Slash your time in the kitchen with this trick.
I do a lot of gardening and canning, and I want to share my favorite shortcut.
The best-tasting apple butter recipes include cider, but boiling down a pot of puréed apples and a gallon of cider takes all day stirring, and it spots the wall and ceiling with its little eruptions of apple mixture. Far fewer hours and less of an upper-arm workout are involved if you first boil down the cider with the spice bag suspended in it, and then add the apples and sweetener for only the last bit.
After I realized how much easier apple butter could be, I looked at my tomato sauce and wondered, “Why not?”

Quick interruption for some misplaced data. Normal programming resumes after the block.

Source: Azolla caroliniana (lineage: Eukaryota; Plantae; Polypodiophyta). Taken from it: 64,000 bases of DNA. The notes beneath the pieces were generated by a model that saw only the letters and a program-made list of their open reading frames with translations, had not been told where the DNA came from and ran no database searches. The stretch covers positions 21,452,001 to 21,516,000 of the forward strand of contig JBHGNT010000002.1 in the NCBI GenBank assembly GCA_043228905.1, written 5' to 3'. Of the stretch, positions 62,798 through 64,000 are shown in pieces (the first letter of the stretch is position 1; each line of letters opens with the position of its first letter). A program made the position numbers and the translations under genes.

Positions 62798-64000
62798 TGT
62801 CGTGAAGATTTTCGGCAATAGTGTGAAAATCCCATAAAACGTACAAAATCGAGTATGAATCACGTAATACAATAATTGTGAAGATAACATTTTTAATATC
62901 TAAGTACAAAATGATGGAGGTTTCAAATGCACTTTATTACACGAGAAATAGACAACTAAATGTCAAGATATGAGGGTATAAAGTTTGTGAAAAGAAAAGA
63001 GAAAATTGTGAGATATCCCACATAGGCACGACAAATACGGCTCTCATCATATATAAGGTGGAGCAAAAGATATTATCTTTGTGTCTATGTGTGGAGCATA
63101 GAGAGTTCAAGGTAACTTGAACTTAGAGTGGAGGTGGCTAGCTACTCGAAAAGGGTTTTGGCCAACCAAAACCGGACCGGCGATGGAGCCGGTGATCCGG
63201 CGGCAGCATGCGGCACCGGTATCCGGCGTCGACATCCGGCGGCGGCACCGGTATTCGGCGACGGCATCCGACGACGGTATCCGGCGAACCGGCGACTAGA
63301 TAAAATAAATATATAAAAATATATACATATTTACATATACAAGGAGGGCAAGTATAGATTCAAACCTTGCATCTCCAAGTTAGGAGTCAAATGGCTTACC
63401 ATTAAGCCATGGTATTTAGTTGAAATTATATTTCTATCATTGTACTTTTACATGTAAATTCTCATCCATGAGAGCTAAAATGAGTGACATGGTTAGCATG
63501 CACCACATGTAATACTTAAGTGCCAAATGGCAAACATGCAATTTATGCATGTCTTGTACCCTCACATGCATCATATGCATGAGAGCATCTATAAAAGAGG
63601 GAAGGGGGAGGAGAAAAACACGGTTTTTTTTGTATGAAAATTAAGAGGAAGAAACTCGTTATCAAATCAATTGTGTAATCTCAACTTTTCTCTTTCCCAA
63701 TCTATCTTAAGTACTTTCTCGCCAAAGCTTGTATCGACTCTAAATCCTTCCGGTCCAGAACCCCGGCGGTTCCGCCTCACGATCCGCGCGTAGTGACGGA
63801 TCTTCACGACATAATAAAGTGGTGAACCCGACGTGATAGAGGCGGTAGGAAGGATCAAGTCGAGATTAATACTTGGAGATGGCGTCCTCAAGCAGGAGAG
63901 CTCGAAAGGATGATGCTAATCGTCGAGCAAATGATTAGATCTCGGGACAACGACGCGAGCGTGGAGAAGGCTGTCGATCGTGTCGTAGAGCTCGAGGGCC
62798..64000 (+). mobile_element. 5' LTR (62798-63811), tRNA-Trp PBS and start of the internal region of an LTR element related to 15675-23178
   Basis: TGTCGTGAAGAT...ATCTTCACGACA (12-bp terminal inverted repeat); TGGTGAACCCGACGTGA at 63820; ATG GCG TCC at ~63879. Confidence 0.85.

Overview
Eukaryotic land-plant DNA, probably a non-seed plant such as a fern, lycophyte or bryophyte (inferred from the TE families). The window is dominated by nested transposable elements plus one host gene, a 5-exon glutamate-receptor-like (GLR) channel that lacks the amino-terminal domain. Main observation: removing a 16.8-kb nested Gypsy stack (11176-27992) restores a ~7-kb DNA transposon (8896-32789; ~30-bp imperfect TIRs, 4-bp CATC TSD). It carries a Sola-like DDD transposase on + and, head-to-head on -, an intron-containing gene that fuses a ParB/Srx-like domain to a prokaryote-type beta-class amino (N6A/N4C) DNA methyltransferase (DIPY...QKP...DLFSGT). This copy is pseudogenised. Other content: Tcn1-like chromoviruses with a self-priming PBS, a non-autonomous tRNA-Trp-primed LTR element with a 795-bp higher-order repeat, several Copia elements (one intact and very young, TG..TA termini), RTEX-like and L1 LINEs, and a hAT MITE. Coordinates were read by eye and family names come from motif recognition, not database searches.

When putting tomatoes through the colander or food mill, I let the almost-clear liquid run off first, and then pour it into a large pot and cook it down rapidly with an occasional stirring. I add the thick tomato purée only at the end. Less tomato solids in the pot during the long cooking time equals less chance of them settling to the bottom and burning. Some cooks dump the liquid down the drain rather than take the time to boil it down. If that’s you, next time, give it a taste before you throw it away. The watery part is sweeter and more flavorful than the purée alone, and it likely contains nutrients, too.
You could also freeze or can the liquid as “tomato juice” and make a great sauce from the purée with less cooking time. — MOTHER
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